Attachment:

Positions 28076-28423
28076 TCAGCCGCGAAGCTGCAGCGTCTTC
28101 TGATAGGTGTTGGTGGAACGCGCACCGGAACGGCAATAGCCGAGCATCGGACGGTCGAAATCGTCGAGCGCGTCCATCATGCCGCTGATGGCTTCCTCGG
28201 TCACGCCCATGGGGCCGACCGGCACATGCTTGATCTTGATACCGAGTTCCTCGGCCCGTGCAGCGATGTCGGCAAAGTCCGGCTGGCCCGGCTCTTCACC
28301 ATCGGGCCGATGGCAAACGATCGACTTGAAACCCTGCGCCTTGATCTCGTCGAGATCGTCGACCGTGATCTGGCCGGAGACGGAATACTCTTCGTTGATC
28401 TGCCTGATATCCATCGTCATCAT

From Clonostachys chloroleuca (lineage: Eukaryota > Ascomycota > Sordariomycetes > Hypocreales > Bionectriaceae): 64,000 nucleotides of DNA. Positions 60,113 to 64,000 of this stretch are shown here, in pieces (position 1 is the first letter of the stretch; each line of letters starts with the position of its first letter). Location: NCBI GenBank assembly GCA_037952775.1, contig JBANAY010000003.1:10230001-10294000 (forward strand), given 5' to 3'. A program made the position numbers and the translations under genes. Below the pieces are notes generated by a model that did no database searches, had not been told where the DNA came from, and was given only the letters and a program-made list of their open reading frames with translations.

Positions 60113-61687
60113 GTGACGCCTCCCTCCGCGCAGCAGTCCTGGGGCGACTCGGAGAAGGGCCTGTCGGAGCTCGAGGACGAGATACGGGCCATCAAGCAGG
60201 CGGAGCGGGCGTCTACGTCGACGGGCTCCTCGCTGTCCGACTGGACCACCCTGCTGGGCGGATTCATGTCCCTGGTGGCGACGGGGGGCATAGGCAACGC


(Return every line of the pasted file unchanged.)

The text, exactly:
Positions 28076-28423
28076 TCAGCCGCGAAGCTGCAGCGTCTTC
28101 TGATAGGTGTTGGTGGAACGCGCACCGGAACGGCAATAGCCGAGCATCGGACGGTCGAAATCGTCGAGCGCGTCCATCATGCCGCTGATGGCTTCCTCGG
28201 TCACGCCCATGGGGCCGACCGGCACATGCTTGATCTTGATACCGAGTTCCTCGGCCCGTGCAGCGATGTCGGCAAAGTCCGGCTGGCCCGGCTCTTCACC
28301 ATCGGGCCGATGGCAAACGATCGACTTGAAACCCTGCGCCTTGATCTCGTCGAGATCGTCGACCGTGATCTGGCCGGAGACGGAATACTCTTCGTTGATC
28401 TGCCTGATATCCATCGTCATCAT

From Clonostachys chloroleuca (lineage: Eukaryota > Ascomycota > Sordariomycetes > Hypocreales > Bionectriaceae): 64,000 nucleotides of DNA. Positions 60,113 to 64,000 of this stretch are shown here, in pieces (position 1 is the first letter of the stretch; each line of letters starts with the position of its first letter). Location: NCBI GenBank assembly GCA_037952775.1, contig JBANAY010000003.1:10230001-10294000 (forward strand), given 5' to 3'. A program made the position numbers and the translations under genes. Below the pieces are notes generated by a model that did no database searches, had not been told where the DNA came from, and was given only the letters and a program-made list of their open reading frames with translations.

Positions 60113-61687
60113 GTGACGCCTCCCTCCGCGCAGCAGTCCTGGGGCGACTCGGAGAAGGGCCTGTCGGAGCTCGAGGACGAGATACGGGCCATCAAGCAGG
60201 CGGAGCGGGCGTCTACGTCGACGGGCTCCTCGCTGTCCGACTGGACCACCCTGCTGGGCGGATTCATGTCCCTGGTGGCGACGGGGGGCATAGGCAACGC